JC: How do you define Icelandic style?
KA: Practical and trendy with a Nordic twist. Wool is obviously a heavily used fabric in native Icelandic designs and materials like fish skin and different kinds of leather are favorite materials for designers here.
JC: Where do the styling influences come from?
KA: North Icelandic hunters, if you notice many of the hip young kids wear furry hooded parkas that look as though they are going on a hunting expedition. Nature is also a big influence for Icelanders whether it’s the steely blue/gray of the sea, or the bronzy hues of the lava formed rocks, the hot springs, etc. Icelanders are never far from the influence of nature. And it results in a quirky free spirit to put things together in very unusual ways.
JC: What is the draw to Reykjavik specifically at the moment?
KA: Our land is still wild and undiscovered and mysteriously charming, with beautiful fun loving people, who live life to the fullest. Things do not lie dormant here in Iceland; people are always moving and creating and you feel that energy in the streets especially at night.
JC: Do you see Iceland as a new frontier for fashion or has fashion always
been there, but underexposed?
KA: It’s a combination of both. Our fashion scene is growing by leaps and bounds and we are definitely trendsetters.
JC: How does Iceland’s style differ from the style of nearby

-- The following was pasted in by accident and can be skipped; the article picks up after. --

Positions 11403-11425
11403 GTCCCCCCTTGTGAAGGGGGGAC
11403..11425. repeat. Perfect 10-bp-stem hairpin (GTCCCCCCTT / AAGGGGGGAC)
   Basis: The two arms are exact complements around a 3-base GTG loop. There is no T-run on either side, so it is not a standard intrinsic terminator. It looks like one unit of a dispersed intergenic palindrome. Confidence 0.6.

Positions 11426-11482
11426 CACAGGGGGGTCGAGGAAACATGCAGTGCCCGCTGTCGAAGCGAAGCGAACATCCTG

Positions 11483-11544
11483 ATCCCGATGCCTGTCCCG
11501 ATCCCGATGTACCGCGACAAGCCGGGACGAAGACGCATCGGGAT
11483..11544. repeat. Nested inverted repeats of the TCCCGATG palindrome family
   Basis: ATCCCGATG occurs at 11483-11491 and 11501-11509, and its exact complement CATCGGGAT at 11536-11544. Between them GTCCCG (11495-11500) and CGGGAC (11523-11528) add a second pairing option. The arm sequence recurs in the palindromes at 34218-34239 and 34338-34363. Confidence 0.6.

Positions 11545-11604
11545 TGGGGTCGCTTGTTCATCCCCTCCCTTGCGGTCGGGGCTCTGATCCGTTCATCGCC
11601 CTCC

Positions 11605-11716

KA: Our style is more rough and trendy. Icelanders love the creative mixture of color and native fabrics. And as an influence from our constantly changing weather, you’ll find severely contrasting themes in a single outfit for example.
JC: What is the greatest misconception about the Icelandic identity?
KA: Everyone thinks Iceland is one giant snowball.
JC: How important is the street culture in Reykjavik?
KA: Street culture is very important. It’s where most fashion trends start. It leads the way as a powerful voice for the country. That creative street influence is seen in various designers recycling clothes and reinventing them with an Icelandic flavor.
JC: What sort of global brands do you think can thrive in Iceland?
KA: Brands like Diesel and Energie, for example, flourish here; however, cool trendy brands that sell, from trinkets to trousers, will get a strong response from Icelanders.
JC: What are some of the trends coming out of the city?
KA: The recycling trend is really take hold here, designers are taking old things and making them new again by creating patchwork motifs, paneling fabrics and layering with images that reflect nature.
JC: Where are young Icelanders shopping and what are they buying?
KA: Second hand stores and flea markets are thriving in Reykjavík fashion as well as small designer stores with one-of-a-kind pieces. Stores like Sputnik, Juniform, Oni, etc. all offer funky clothes with a certain Icelandic appeal.
JC: What’s your prediction for the growth of style in Iceland in the coming few years?
KA: It has the potential to be a part of the global puzzle in the fashion industry, with young talented designers and artists spreading their wild Icelandic roots worldwide.
More to come from Reykjavik
Photos: Party people at Vegamot
Recycled wear from Fjóla Ósland, photo by Israel Colon